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Money Laundering What Community Banks Need to Know

Bank Secrecy Act  |  By John Meyer

Bank Secrecy Act compliance officers stand in a unique position to defend our communities by identifying potential tax evasion, drug trafficking and other criminal activity. BSA officers have the opportunity to work hand-in-hand with law enforcement to identify criminal activity and provide evidence used in the prosecution. Though this role is rewarding, it can also be very difficult to keep up with the weight of regulatory compliance.
For BSA officers at community institutions, this important job is getting much more difficult in the aftermath of the high-profile BSA/AML regulatory scrutiny aimed at the larger U.S. banks such as JPMorgan, Bank of America, Citigroup and HSBC over the past couple of years. Thomas J. Curry, comptroller of the currency, stated before the Senate Committee on Banking, Housing, & Urban Affairs in March 2013 that “as large banks improve their BSA/AML programs and jettison higher risk lines of business, we are concerned that money launderers will migrate to smaller institutions.” The June 2013 BSA/AML Developments and Trends Report to the American Association of Bank Directors echoed his concerns, adding that “regulators are thus cautioning these smaller institutions to understand and allocate the resources and personnel necessary to effectively manage recent upticks in higher-risk activities.”
The consensus is that increased money laundering risk is a growing threat for community financial institutions; however, there are ways for banks to improve BSA programs to mitigate the increasing risk.

Stop Using One-Dimensional rules
For most BSA officers, the monitoring process begins with a canned core processor report of cash transactions over a certain dollar amount, exported into Microsoft Excel. Those with basic BSA/AML software in place can pull reports to detect more than just structuring. However, what both of these processes have in common is that the reports only filter activity based on one “rule” at a time, such as a transaction limit or type. Most of the activity filtered by a single report is not suspicious unless it is combined with the results of another report or additional variables, adding multiple dimensions. This methodology is the next generation of BSA monitoring because it helps catch more suspicious activity while reducing overall alerts.

Use statistics to understand Norms and find outliers
Banks need to know what is normal activity for their customers before they can know what is truly unusual or suspicious. Organizing customers using peer-related groups, like similar businesses or consumer groups, because they can vary drastically. Then, within each segment, determine the standard deviations for the overall financial activity and individual transaction types for that group. Activity that lands more than two or three standard deviations away from the mean may be considered statistically significant, allowing banks to pinpoint and focus on truly suspicious activity. Making this an ongoing process, periodically updating the analysis to determine if risk factors have changed at the institution, will allow BSA officers to proactively modify thresholds for filtering suspicious behavior. Some institutions refresh this analysis annually, but pick an interval or instance that makes sense for your institution, especially if new risk is being introduced in the form of new products, mergers or market segments.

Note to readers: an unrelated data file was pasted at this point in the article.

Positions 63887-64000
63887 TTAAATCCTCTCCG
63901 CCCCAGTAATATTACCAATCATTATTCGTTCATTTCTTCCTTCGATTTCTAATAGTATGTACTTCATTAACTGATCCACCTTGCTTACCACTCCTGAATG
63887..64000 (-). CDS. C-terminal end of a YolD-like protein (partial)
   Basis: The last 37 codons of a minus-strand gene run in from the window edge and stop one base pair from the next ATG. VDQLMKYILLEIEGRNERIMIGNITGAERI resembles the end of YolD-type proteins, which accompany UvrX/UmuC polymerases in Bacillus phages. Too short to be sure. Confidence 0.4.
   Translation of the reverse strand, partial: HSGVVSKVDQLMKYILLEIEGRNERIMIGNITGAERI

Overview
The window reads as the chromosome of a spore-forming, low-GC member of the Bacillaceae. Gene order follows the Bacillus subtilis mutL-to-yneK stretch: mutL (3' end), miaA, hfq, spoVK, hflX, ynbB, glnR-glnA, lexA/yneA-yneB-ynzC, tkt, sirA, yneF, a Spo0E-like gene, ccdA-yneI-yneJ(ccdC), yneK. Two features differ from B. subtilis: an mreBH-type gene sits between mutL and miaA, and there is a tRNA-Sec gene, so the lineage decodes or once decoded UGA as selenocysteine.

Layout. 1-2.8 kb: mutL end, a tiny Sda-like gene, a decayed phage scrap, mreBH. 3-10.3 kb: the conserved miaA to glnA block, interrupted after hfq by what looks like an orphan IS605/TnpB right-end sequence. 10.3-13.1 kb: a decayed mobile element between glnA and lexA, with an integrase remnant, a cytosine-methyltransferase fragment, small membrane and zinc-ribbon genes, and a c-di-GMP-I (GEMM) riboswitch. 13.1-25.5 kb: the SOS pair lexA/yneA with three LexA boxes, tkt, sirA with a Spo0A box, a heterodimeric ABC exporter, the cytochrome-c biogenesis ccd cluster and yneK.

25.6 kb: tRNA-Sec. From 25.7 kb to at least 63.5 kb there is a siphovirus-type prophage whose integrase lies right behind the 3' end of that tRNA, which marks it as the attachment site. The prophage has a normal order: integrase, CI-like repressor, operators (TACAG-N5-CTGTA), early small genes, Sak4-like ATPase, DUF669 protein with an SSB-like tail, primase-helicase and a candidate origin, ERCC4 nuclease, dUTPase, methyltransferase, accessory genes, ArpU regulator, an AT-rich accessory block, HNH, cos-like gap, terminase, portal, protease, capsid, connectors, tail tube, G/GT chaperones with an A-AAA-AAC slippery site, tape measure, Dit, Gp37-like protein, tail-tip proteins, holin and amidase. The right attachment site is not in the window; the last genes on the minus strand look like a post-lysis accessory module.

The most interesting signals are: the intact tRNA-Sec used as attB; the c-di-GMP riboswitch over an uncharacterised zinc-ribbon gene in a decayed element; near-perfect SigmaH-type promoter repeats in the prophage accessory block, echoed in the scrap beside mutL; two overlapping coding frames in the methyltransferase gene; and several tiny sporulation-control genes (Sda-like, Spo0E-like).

Apply Monitoring THresholds That Make Sense
Just because a customer shows up on a large cash report doesn’t mean that the customer is doing something wrong, and recurring false hits are a fact of life. But should they be? Today, more advanced automated systems allow for individual customer-level monitoring at thresholds that make sense for that customer’s business. Monitoring against individual parameters is superior to exempting, because if that customer starts performing extremely out of the ordinary, that behavior can still be caught. Setting and forgetting an exception or variation to one account, and then never revisiting, is dangerous, because the account’s activity may change over time. Make sure the system is built to send reminders when individual parameters need to be reviewed.

Measure efficiency by tracking hits versus sars filed
It is important to track the alerts that actually become SARs, because it allows the BSA program to become more efficient. If you are able to present these ratios and show they are reasonable, you will give yourself, and your regulators, greater confidence in your program.

Track alert production over time
This goes hand-in-hand with tracking the ratios. It is critical to be aware of and document how many alerts are monitored as part of the BSA program over time, so you can be aware of changing trends. Do not set and forget parameters; constantly improve them by working to reduce the amount of false hits to which the program is exposed. Look for ways to reduce false positives while still monitoring the true hits.

Document your changes
Keep a detailed audit trail, so you can track when and why you make changes to your program. This way the bank, and the regulators, will know what is working at the institution and what isn’t.

Working in BSA is about to get more difficult. Community banks still have the ability to keep watch over our neighborhoods. It won’t be easy, and financial institutions will need to continually arm themselves with knowledge and better tools, but it can be done.■

Posted on Wednesday, November 27, 2013 (Archive on Tuesday, February 25, 2014)
Posted by Scott  Contributed by Scott


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